Modern Classical Scholars are frequently constrained by the need to raise research funding and are consequently reluctant to express privately-held views on particular controversial subjects. Others want to avoid endangering career prospects or simply fear ridicule. Atlantis can be considered one such ‘hot potato’ topic.
Nevertheless over the past century a number of classical scholars have expressed acceptance of all or some of the Atlantis story as historically factual. Hans Diller, J.V.Luce, J.G.Stallbaum, Victor Bérard, W.Brandenstein, Denys Eissart, H.Görgemanns, Walter Leaf and W.Christ have all supported the reality of Atlantis.
Unfortunately, the expansion of the Internet has permitted the widespread publication of many nonsensical ideas regarding Atlantis. The proliferation of such drivel has undermined the credibility of the more rational ideas of serious researchers>and forcing many of those that are full-time academics to remain ‘in the closet’.<
Carthage is today a suburb of the North African city of Tunis. Tradition has it that the Phoenicians of Tyre founded it around 815 BC. Gerard Gertoux argues(h) that recent discoveries push this date back to at least 870 BC if not further. Prior to that, the Roman poet, Silius Italicus (100-200 AD), tells us that according to legend the land there had been occupied by Pelasgians(e).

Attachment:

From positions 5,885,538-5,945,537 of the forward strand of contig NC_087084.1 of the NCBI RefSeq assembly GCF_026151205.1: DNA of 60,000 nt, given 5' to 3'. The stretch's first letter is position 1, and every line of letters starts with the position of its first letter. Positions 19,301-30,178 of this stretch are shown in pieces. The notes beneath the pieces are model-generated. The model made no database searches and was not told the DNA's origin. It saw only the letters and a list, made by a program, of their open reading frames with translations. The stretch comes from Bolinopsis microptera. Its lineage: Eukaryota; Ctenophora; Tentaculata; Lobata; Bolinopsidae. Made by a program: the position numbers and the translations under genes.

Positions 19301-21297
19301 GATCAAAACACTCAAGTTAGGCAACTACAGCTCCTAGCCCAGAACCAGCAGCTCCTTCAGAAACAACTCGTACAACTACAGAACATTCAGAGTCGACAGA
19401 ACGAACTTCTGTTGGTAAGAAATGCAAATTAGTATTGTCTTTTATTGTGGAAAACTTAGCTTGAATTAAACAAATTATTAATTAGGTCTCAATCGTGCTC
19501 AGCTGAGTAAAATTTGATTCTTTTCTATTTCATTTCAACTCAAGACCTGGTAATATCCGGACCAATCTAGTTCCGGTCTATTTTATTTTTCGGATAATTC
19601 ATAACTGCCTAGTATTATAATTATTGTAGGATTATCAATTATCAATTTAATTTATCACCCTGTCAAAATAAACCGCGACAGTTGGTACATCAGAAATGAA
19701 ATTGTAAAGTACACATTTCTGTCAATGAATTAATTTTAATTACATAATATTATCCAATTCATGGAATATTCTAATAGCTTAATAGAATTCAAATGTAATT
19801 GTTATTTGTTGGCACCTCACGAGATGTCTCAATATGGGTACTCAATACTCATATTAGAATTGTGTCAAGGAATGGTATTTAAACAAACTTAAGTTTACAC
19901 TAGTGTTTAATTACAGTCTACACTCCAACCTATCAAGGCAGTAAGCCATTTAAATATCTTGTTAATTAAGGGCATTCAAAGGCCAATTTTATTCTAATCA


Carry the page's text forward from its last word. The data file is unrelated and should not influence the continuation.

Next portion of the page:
South of Carthage, in modern Tunisia, there are fertile plains that were the breadbasket of Rome and even today can produce two crops a year, despite a much-disimproved climate.
In 500 BC Hanno, the Navigator was dispatched from Carthage with the intention of establishing new African colonies. Around a century later another Carthaginian voyager, Himilco, is also thought to have travelled northward(f) in the Atlantic and possibly reached Ireland, referred to as ‘isola sacra’. Christopher Jones has claimed on his website(d) that Himilco reached Britain and Ireland in the 5th century BC.
The circular layout of the city with a central Acropolis on Byrsa hill, surrounded by a plain with an extensive irrigation system, has prompted a number of authors, including Massimo Pallotino and C. Corbato to suggest that it had been the model for Plato’s description of Atlantis. This idea has now been adopted by Luana Monte(c).
However, it was probably Victor Bérard, who in 1929 was one of the first to point out the similarity of Carthage with Plato’s description of Atlantis. In like manner, when the Romans destroyed Carthage after the Punic Wars, they built a new Carthage on the ruins, which became the second-largest city in the Western Empire.
Andis Kaulins has suggested that “ancient Tartessus (which was written in Phoenician as Kart-hadasht) could have been the predecessor city to Carthage on the other side of the Strait of Sicily. Plato reported that Tartessus was at the Pillars of Herakles.”(a) Kaulins places the ‘Pillars’ somewhere between the ‘toe of Italy’ and Tunisia.
Richard Miles has written a well-received history of Carthage, a task hampered by the fact that the Carthaginian libraries were destroyed or dispersed after the fall of the city, perhaps with the exception of Mago’s agricultural treatise, which was translated into Latin and Greek and widely quoted.
Delisle de Sales placed the Pillars of Heracles at the Gulf of Tunis.
A book-length PhD thesis by Sean Rainey on Carthaginian imperialism and trade is available online(b).
He suggested that Homer’s Laestrygonians had been residents in Sardinia.